The message from Sheldon Silver to his constituents in Lower Manhattan during the past several days has been clear. In spite of his indictment on federal corruption charges, Silver is at least for the moment trying to project the image of an attentive assemblyman tending to the needs of his district. Last week, he attended Lunar New Year events in Chinatown. Last night, his Lower East Side liaison was present at Community Board 3’s monthly meeting, chatting with local activists and briefing members on neighborhood happenings.
In a portion of the meeting routinely set aside for updates from the offices of local elected officials, Zach Bommer, a longtime Silver staff member, took his turn at the podium. He began by saying that “Assemblyman Silver was proud to have made it to the (Lunar New Year) parade” held Sunday in Chinatown and he noted that Silver was looking forward to attending other new year events in the coming weeks. Bommer also highlighted the recent announcement by Mayor de Blasio that ferry service would be coming to Grand Street, something Silver has been “fighting for for a long time.”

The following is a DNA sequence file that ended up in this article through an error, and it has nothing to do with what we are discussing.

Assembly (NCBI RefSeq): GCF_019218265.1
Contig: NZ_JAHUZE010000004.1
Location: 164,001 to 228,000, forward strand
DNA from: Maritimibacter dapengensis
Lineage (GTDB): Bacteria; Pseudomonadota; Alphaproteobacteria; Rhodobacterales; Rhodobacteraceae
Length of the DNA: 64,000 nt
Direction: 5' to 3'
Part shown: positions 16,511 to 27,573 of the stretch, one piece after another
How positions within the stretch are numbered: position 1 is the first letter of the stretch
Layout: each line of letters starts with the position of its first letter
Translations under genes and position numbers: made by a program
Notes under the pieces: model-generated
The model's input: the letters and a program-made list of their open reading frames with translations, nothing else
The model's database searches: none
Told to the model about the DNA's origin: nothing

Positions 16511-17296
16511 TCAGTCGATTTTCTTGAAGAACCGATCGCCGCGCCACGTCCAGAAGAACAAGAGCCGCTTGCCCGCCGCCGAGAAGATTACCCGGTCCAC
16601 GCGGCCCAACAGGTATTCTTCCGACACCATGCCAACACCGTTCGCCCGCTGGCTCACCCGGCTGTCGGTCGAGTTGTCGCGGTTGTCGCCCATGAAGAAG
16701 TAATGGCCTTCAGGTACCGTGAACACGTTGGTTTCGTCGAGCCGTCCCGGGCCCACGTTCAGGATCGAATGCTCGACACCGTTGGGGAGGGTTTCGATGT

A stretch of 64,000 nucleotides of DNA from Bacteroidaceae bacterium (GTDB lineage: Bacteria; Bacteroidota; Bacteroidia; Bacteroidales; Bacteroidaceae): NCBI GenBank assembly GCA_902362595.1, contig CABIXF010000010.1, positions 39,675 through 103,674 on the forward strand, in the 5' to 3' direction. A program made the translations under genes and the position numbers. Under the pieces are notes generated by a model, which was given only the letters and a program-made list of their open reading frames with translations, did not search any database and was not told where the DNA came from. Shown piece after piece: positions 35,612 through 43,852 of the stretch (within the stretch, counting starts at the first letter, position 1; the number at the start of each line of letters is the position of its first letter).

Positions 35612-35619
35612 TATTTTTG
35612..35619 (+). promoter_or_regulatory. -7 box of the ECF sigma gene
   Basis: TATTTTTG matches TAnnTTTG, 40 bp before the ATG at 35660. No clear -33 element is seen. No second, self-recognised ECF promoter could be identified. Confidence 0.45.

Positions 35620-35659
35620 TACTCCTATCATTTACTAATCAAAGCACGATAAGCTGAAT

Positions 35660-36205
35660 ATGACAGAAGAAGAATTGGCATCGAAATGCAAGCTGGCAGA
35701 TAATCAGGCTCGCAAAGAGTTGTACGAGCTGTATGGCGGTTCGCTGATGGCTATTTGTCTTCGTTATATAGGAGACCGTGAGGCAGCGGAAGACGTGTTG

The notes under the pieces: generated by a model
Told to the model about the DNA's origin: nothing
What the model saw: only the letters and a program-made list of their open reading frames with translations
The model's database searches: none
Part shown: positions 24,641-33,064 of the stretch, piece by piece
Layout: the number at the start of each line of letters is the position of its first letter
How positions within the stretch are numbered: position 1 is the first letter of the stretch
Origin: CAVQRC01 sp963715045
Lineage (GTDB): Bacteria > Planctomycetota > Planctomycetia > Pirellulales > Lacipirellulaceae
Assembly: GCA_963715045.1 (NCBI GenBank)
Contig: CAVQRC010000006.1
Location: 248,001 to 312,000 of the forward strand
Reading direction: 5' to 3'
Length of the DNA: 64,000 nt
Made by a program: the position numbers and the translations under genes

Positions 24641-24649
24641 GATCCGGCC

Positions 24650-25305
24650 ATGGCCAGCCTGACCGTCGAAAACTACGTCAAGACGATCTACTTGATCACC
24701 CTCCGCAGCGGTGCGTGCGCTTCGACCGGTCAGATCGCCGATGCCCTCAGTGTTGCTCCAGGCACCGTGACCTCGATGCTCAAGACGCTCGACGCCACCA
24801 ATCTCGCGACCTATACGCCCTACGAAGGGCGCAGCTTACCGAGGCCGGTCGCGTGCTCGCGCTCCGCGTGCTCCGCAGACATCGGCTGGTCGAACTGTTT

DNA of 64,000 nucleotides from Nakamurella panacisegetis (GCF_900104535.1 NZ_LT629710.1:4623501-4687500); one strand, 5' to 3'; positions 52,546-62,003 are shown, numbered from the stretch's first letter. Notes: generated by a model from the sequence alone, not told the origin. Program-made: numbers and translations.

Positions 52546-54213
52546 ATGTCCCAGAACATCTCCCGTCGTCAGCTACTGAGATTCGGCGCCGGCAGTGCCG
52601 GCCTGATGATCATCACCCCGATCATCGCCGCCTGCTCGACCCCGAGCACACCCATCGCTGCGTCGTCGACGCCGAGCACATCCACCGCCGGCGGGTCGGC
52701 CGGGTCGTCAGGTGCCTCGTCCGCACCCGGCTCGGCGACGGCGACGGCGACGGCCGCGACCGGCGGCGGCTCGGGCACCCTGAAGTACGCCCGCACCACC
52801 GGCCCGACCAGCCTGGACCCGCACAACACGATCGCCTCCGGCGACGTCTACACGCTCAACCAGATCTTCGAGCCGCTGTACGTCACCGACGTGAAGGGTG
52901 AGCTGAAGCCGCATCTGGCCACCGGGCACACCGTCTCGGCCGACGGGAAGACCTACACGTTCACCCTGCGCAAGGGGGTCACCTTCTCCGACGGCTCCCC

Then, he got to the point, addressing the dramatic developments that began unfolding in January with his boss’s arrest and subsequent resignation as assembly speaker after 20 years as one of New York’s most powerful political figures. “As you know,” Bommer said, “there have been a lot of changes in Albany,” but he asserted, “Sheldon Silver is still committed to being the Lower East Side’s and Chinatown’s assemblyman.” He concluded, “Call us anytime.” Silver and his staff, Bommer said, “are going to be fighting for the neighborhood.” Following his remarks, there was fairly robust applause.
Just hours earlier, Silver appeared in federal court in Lower Manhattan, pleading not guilty to wire fraud, mail fraud and extortion charges. He has vowed to beat the charges and, through his attorneys, accused U.S. Attorney Preet Bharara of depriving him of a fair trial.
Silver was re-elected to his seat in the 65th Assembly District this past November. No date has been set but it’s looking like the trial will not take place before next fall. The assemblyman would be forced to resign if convicted.